When? Wednesday 14 March 2018, 16.00 – 17.30
Where? Room BG02 (Building 9) – please note room change, Middlesex University, Hendon campus
In this talk I will examine the embodied, affective nature of human meaning-making before it achieves linguistic expression, as a route to basic principles of agency in movement with social awareness, affective contact, and learning to achieve projects of common purpose. Conscious human experience is first evident in purposeful movements of the body made in basic actions in utero.1 Even at this early stage, these actions require an anticipation of their future effect, and generate basic satisfaction on their successful completion. This constitutes the first form of knowledge, knowing ahead of time the effects of a particular self-motivated, self-generated action, and its likely affective value. Made in intersubjective engagement after birth, these basic actions serve to co-create embodied narratives, or shared projects of meaning-making with common purpose. These are first and foremost embodied, then become linguistic.2,3 In autism, new evidence demonstrates the subsecond timing and integration of basic motor agency is disrupted, thwarting consequent social engagement and learning.4,5 This emerging motor perspective in autism presents a strong embodied view of development, illustrates its importance when disrupted, and gives impetus for novel therapeutic routes that include embodied, motor rehabilitative strategies.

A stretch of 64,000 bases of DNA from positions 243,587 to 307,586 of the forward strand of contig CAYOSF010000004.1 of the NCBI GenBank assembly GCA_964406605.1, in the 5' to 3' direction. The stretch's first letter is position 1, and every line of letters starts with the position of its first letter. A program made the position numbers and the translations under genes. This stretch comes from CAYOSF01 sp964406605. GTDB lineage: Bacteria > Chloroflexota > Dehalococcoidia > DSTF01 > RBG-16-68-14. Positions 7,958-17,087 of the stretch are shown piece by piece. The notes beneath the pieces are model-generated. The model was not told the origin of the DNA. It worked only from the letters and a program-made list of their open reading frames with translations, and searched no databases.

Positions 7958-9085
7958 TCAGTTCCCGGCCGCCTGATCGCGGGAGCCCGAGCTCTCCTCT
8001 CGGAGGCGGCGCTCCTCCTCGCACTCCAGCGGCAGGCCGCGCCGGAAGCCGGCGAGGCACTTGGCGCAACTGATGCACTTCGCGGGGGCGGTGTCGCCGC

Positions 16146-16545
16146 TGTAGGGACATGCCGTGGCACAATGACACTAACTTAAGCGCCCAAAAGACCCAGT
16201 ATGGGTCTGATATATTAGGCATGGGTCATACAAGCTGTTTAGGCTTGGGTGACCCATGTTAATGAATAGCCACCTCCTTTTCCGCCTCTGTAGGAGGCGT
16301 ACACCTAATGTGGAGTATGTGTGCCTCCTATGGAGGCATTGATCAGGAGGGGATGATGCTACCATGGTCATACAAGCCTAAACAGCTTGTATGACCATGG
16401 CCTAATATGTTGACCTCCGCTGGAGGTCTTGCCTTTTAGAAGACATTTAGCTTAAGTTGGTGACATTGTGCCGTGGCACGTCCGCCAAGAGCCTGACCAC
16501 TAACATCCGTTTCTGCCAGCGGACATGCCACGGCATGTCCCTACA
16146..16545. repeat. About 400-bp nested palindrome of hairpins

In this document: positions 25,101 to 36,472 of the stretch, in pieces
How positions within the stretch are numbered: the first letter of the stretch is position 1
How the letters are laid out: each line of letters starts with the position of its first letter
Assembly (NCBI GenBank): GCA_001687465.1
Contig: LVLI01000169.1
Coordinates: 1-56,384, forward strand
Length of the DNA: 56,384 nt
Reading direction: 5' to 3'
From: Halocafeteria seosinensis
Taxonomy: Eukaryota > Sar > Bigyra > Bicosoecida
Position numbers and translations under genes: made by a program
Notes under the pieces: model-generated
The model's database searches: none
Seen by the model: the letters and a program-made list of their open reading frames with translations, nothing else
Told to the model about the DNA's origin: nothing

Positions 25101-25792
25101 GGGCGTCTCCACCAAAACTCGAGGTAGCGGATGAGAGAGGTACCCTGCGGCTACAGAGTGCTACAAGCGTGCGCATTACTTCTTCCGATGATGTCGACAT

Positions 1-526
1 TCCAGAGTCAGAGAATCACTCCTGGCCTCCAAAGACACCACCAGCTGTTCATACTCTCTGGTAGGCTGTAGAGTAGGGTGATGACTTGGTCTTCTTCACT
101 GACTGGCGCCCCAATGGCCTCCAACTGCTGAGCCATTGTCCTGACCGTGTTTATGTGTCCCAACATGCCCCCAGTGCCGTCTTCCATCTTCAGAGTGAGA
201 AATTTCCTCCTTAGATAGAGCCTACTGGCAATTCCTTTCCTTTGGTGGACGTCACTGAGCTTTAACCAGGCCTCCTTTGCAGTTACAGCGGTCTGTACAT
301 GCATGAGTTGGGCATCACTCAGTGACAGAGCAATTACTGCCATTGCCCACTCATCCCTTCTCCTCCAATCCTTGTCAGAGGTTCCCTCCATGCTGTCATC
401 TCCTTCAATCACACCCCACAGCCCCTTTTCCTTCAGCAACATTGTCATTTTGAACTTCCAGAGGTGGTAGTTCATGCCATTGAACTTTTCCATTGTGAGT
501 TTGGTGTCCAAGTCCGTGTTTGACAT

Jonathan Delafield-Butt is Reader in Child Development and Director of the Laboratory for Innovation in Autism at the University of Strathclyde. His work examines the origins of human experience and the embodied foundations of development, especially in neurodevelopmental disorder. He began research with a Ph.D. in Developmental Neuroscience at the University of Edinburgh, then extended to Developmental Psychology in work on the embodied nature of infant learning and development at the Universities of Edinburgh and Copenhagen. He has held scholarships at Harvard University and at the Institute for Advanced Studies at Edinburgh University for bridgework between science and philosophy, and has trained pre-clinically in Psychoanalytic Psychotherapy at the Scottish Institute for Human Relations. His research combines disciplinary perspectives (neuroscience, psychology, movement science) to present new insight into early meaning-making in children, on the aetiology of autism spectrum disorder, and novel routes to therapeutic intervention.
- Delafield-Butt, J. T., & Gangopadhyay, N. (2013). Sensorimotor intentionality: The origins of intentionality in prospective agent action. Developmental Review, 33(4), 399-425. doi:10.1016/j.dr.2013.09.001
- Delafield-Butt, J. T., & Trevarthen, C. (2015). The ontogenesis of narrative: From moving to meaning. Frontiers in Psychology, 6. doi:10.3389/fpsyg.2015.01157
- Delafield-Butt, J., & Adie, J. (2016). The embodied narrative nature of learning. Mind Brain & Education, 10(2), 14. doi:10.1111/mbe.12120
- Trevarthen, C. & Delafield-Butt, J. T. Autism as a developmental disorder in intentional movement and affective engagement. Integr. Neurosci. 7, 49, doi:10.3389/fnint.2013.00049 (2013).
- Anzulewicz, A., Sobota, K. & Delafield-Butt, J. T. Toward the autism motor signature: Gesture patterns during smart tablet gameplay identify children with autism. Rep. 6, doi:10.1038/srep31107 (2016).
The Language and Communication Research Seminars are free and open to all staff, students and guests. For any questions or if you would like to lead a session, contact Anna Charalambidou.
We were absolutely delighted to welcome at Middlesex University last December the internationally renowned sociolinguist and Professor at Queen Mary University of London, Jenny Cheshire, for a fascinating and really engaging presentation on new youth language in London and Paris.
For more information on the talk click here.
And of course, check our exciting upcoming Language & Communication research Seminars for 2018!